We recently came across a very interesting article about books that, at one time or another, had been either censored or banned in the United States.
It turns out that some of the most famous works of American literature were placed on the “no-read” list, among them Mark Twain’s The Adventures of Huckleberry Finn, The Call of the Wild by Jack London, For Whom the Bell Tolls by Ernest Hemingway, and even John Steinbeck’s Pulitzer Prize-winning novel, The Grapes of Wrath.
What about the music? In his famous 1971 song, “American Pie,” Don McLean sang about “the day the music died” .
This was intended to be a tribute to the death, 12 years earlier, of rock & roll icons Buddy Holly, Ritchie Valens, and J. P. “The Big Bopper” Richardson. But, in many instances, some songs of the era did die – figuratively speaking, of course.
In her song titled “Dance in the Dark” , Lady Gaga urges listeners to “Find your freedom in the music.” Unfortunately, because of their contentious (in some people’s opinion) lyrics, certain songs were seen in their time as provocative enough to be censored.
For instance, in the 1940s, George Formby’s “When I’m Cleaning Windows” was called by the censors “a disgusting little ditty” – and banned from the airwaves in his native Britain – because it portrayed him as a voyeur of sorts:
“The blushing bride she looks divine
The bridegroom he is doing fine
I’d rather have his job than mine
When I’m cleaning windows.”
In the USA, the censors were busy as well. Even though the Everly Brothers were a clean-cut and wholesome duo, their 1957 hit, “Wake Up Little Susie” was banned by radio stations. Why? The censors thought that lyrics about canoodling teenagers (“We fell asleep, our goose is cooked our reputation is shot”) would incite hanky-panky among young people across America.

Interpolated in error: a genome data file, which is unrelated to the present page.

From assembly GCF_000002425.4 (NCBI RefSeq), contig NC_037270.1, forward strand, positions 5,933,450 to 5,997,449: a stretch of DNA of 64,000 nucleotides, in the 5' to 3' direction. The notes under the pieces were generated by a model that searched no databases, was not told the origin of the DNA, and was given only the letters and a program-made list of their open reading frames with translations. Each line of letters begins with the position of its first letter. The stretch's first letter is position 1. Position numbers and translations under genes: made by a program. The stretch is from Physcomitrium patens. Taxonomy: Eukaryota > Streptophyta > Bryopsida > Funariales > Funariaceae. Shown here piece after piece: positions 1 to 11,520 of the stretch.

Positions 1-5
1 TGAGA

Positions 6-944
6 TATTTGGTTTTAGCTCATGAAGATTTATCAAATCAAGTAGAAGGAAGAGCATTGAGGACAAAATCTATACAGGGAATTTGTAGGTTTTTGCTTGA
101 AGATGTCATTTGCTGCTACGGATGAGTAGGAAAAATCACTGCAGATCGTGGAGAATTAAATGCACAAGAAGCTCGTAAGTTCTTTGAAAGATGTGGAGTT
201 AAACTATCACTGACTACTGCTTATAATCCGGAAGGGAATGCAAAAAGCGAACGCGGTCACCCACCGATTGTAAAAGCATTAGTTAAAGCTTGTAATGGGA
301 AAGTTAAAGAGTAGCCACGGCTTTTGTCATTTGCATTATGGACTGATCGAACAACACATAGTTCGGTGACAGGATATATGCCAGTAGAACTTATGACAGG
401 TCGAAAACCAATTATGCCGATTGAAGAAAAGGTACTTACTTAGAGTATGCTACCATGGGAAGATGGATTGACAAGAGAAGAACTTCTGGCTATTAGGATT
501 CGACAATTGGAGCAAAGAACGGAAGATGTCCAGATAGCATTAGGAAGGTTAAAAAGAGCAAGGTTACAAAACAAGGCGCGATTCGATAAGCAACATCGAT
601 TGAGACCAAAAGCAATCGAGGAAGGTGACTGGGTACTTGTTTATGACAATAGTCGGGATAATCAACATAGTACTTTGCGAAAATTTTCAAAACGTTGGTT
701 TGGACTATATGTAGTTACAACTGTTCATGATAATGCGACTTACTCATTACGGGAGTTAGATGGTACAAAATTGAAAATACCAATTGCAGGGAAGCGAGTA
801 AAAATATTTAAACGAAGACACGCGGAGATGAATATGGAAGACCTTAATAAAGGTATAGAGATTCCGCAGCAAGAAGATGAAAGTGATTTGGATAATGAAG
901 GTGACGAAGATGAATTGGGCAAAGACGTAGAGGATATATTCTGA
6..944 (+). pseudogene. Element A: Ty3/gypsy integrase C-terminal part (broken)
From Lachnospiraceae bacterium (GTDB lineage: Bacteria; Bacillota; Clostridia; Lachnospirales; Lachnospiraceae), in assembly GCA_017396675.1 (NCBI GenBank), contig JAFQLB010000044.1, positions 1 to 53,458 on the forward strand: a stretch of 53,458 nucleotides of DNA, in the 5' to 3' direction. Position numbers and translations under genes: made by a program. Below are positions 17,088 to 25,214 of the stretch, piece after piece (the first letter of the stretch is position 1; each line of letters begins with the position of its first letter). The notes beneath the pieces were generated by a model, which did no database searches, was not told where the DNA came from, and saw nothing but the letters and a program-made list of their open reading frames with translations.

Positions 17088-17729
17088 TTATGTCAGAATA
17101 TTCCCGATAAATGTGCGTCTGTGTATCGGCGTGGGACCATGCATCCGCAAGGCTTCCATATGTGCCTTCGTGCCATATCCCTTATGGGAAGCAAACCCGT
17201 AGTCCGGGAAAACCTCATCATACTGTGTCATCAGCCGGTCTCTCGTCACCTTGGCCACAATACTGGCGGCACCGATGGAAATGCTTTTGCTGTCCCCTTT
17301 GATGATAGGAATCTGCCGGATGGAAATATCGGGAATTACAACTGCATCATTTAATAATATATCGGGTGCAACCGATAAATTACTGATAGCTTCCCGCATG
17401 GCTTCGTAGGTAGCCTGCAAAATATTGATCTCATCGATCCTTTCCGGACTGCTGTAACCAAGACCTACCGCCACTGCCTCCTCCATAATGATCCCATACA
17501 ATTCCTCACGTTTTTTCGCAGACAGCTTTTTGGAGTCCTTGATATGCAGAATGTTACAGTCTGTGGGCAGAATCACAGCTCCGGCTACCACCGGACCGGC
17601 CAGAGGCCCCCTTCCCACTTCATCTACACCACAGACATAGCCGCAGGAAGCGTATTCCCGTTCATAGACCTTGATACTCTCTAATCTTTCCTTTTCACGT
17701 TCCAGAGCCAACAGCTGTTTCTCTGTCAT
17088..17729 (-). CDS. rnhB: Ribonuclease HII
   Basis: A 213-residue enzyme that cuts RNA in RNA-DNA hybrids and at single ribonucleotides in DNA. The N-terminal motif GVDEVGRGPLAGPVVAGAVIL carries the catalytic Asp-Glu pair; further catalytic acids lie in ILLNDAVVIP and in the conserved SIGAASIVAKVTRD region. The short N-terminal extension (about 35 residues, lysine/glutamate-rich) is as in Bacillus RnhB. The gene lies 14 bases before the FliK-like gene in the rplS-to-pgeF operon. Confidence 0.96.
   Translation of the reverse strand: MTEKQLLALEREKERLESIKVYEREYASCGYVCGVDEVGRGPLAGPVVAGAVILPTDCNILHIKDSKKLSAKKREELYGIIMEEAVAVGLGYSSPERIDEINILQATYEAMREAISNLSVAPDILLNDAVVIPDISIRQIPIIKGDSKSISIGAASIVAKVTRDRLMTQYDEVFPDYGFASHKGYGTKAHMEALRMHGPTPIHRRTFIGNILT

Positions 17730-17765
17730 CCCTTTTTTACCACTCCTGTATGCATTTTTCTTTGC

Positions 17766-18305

Teen idol Bobby Darrin was also targeted by the censors’ wrath: his 1958 song, “Splish Splash” was condemned for its “indecent lyrics.” The censors thought America would be shocked by hints of nudity:
“Well… I stepped out the tub
Put my feet on the floor
I wrapped the towel around me
And I opened the door.
And… then-a… splish, splash
I jumped back in the bath
Well… how was I to know
There was a party going on.”
You might think that above-mentioned songs were frowned upon because the moral codes in those days were far stricter than they are today. True, but music continued to be censored well into the second, more liberal, half of the 20th century.
For instance, “Puff the Magic Dragon” by Peter, Paul, and Mary (1962) and “A Day in the Life” by the Beatles (1967), were banned because censors thought they could incite the use of drugs.
And “Let’s Spend the Night Together” by the Rolling Stones (1967) was regarded as purveyor of low morals.
Although, sadly, the teaching of music – and arts programs in general – is banned in certain parts of the world, here in New York City, it is thriving!
We believe – and know as a fact – that music lessons are beneficial for people of all ages and we are honored to be a part of this experience.
Our teachers are “free” to come to your Manhattan, Brooklyn, or Riverdale home or office and give you lessons in the guitar, piano, drums, or a number of other instruments. Their mission: to keep music alive and well!